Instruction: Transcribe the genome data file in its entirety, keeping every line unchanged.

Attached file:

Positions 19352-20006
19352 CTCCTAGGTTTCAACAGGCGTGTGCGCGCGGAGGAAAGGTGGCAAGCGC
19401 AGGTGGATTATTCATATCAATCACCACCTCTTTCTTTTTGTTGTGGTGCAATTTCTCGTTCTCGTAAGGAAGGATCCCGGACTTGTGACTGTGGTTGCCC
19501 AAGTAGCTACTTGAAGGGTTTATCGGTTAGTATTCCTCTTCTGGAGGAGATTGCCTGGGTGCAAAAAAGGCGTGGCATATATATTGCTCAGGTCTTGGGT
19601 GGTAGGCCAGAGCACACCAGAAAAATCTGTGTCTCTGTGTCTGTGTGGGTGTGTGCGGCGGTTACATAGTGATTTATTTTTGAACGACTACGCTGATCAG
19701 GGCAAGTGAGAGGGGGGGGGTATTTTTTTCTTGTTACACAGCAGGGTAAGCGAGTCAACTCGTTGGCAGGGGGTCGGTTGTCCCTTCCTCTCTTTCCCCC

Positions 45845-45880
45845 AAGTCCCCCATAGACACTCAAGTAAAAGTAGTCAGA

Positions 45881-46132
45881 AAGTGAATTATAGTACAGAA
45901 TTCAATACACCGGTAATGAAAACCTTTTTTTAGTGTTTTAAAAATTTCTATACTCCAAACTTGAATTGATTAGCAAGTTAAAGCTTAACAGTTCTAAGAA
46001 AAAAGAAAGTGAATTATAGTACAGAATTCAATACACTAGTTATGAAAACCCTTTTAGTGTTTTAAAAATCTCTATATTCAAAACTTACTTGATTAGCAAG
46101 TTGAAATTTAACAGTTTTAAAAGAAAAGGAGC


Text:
Positions 19352-20006
19352 CTCCTAGGTTTCAACAGGCGTGTGCGCGCGGAGGAAAGGTGGCAAGCGC
19401 AGGTGGATTATTCATATCAATCACCACCTCTTTCTTTTTGTTGTGGTGCAATTTCTCGTTCTCGTAAGGAAGGATCCCGGACTTGTGACTGTGGTTGCCC
19501 AAGTAGCTACTTGAAGGGTTTATCGGTTAGTATTCCTCTTCTGGAGGAGATTGCCTGGGTGCAAAAAAGGCGTGGCATATATATTGCTCAGGTCTTGGGT
19601 GGTAGGCCAGAGCACACCAGAAAAATCTGTGTCTCTGTGTCTGTGTGGGTGTGTGCGGCGGTTACATAGTGATTTATTTTTGAACGACTACGCTGATCAG
19701 GGCAAGTGAGAGGGGGGGGGTATTTTTTTCTTGTTACACAGCAGGGTAAGCGAGTCAACTCGTTGGCAGGGGGTCGGTTGTCCCTTCCTCTCTTTCCCCC

Positions 45845-45880
45845 AAGTCCCCCATAGACACTCAAGTAAAAGTAGTCAGA

Positions 45881-46132
45881 AAGTGAATTATAGTACAGAA
45901 TTCAATACACCGGTAATGAAAACCTTTTTTTAGTGTTTTAAAAATTTCTATACTCCAAACTTGAATTGATTAGCAAGTTAAAGCTTAACAGTTCTAAGAA
46001 AAAAGAAAGTGAATTATAGTACAGAATTCAATACACTAGTTATGAAAACCCTTTTAGTGTTTTAAAAATCTCTATATTCAAAACTTACTTGATTAGCAAG
46101 TTGAAATTTAACAGTTTTAAAAGAAAAGGAGC